Last week I finally created my hyena t-shirt kickstarter, with a set goal of £200 which would pay for the production of a limited number of screen printed shirts. I didn’t anticipate how successful the kickstarter would be. Unfortunately hyenas still suffer from a bad reputation so it was hard to gage what the response to the campaign.
The t-shirts are going to be part of a collection of merchandise that directly benefits the hyena project who research spotted hyena clans within the Ngorongoro crater. Last year I was enamoured by their work and I wanted to do my bit to support them. I was pleasantly surprised by the help and generosity that I received from the researchers. Oliver Honer was quick to respond to emails, gave me resources and actively shared his extensive knowledge on spotted hyenas.
Firstly I started to illustrate a couple of their resident hyenas, my goal was to create a new portfolio to show publishers so I could push for an art book that centres around spotted hyena anatomy. However, what started as a small project soon turned into a burning, lifelong and infectious passion for spotted hyenas and the collective hyaenidae.
#woopcackle on Twitter was born and every week I found myself researching hyenas and sharing little facts that would inspire people to change their negative perspective on these intelligent creatures. I’ve been very fortunate to have help, direct inspiration and photographs from Arjun Dheer and Sam Williams. Who are both hard working field scientists and know hyenas back to front.
Unfortunately, I’m yet to experience hyenas in the wild, but thanks to the collective help and resources given to me by researchers. I’m able to produce artwork and scientific communication programs that are as faithful as possible to hyaenidae. But that doesn’t mean that I’m without any primary hyena resources of my own. I’m very privileged to be the caretaker of one of the first hyenas that the hyena project studied in 1996. He was named Askari and unfortunately met his end either being gored by a buffalo or wildebeest. (My money is on buffalo…)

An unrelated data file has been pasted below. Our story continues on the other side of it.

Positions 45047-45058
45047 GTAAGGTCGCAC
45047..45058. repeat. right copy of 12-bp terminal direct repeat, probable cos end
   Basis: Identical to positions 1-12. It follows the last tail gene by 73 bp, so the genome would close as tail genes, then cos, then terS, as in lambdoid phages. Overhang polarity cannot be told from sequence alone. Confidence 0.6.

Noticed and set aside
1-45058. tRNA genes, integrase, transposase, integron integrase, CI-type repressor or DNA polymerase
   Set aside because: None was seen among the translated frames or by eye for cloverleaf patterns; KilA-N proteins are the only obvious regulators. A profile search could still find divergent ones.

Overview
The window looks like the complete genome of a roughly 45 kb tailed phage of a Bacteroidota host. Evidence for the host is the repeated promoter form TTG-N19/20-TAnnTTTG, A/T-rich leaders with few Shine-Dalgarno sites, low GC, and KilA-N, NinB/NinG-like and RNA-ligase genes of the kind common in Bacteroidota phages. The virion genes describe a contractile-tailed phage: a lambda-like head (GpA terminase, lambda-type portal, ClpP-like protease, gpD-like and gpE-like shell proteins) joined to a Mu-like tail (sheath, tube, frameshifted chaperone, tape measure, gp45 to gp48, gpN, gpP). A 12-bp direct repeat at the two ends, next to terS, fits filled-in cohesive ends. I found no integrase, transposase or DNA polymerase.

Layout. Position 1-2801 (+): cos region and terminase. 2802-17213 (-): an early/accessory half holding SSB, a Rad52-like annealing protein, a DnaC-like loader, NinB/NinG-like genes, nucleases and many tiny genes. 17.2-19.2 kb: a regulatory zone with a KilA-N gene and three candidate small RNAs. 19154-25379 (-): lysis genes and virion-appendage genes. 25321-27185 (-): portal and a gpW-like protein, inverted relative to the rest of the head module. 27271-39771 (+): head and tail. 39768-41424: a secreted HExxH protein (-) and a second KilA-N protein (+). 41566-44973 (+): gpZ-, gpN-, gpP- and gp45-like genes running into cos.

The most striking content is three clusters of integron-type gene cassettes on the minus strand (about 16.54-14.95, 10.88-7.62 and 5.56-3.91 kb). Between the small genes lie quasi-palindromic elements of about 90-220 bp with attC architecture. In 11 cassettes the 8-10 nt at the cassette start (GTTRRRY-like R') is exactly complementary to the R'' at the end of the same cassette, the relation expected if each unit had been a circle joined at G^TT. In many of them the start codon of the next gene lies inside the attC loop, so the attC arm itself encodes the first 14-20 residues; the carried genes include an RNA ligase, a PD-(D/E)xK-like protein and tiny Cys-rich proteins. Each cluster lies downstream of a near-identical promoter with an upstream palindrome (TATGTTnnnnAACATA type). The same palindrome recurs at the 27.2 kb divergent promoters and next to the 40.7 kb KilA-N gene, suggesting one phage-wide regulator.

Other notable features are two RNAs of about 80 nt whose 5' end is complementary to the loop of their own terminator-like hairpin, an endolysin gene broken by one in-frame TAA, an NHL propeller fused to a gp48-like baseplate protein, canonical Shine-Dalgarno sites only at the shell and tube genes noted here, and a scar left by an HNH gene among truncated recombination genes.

His skull is the only thing that remains, but he’s taken the most prominent position on my desk as a constant reminder to do these animals justice. I also have numerous hyena papers, a fossil hyena tooth from Tornewton, Kruuk’s spotted hyena behaviour book, anatomical models and paw casts. Most of these were given/donated to me and I feel extremely humbled and privileged to have them.
After selling prints of the hyena project study animals. I wanted to push for more merchandise such as: shirts, soft toys, beer labels and bags, all will benefit the hyena project. The majority of these are now in production, it appears that hyenas are starting to get a little taste of the limelight. As I write this, I know that there is a lot of work yet to do and I have come to realisation that it will take over my life.
My hyena shirt kickstarter is currently surpassing £1,000, this has given me hope that my small impact can make a large difference and hopefully we shall see the results in the not too distant future.
But why hyenas?
To me, there is no animal more deserving of human kindness. They are a mirror of ourselves. This can inspirit humans to despise hyenas, they compete directly with us and have done this for the majority of our evolution. But if we cannot love and respect ourselves, how can you love somebody else? (RuPaul inspired)
Today many people, especially those from younger generations, will relate spotted hyenas to one specific animated trio, Shenzi, Banzai and Ed. The sidekicks to the evil lion Scar, in Disney’s The Lion King (1994). This particular animated flick about a lion’s version of Hamlet, is deeply ingrained within popular culture and is considered a Disney classic. Recently, the 2019 ‘live action’ remake trailer debuted and has thrust the movie back into mainstream media spotlight.
Hyenas suffer from a predominantly negative reputation and are arguably the most vilified animal by humans both in fiction and reality. For example, Ernest Hemingway’s depiction of a hyena in The Green Hills of Africa, runs around in circles and eats it’s own intestines after being shot. Drawing the reader to conclude that the animal is plain stupid, if not, led by destruction, even towards itself. The hyena often plays the part of a morose scavenger and embodies negative human qualities such as; laziness and greed . Before The Lion King hit the silver screen, hyenas were not faring well in the imaginations of people.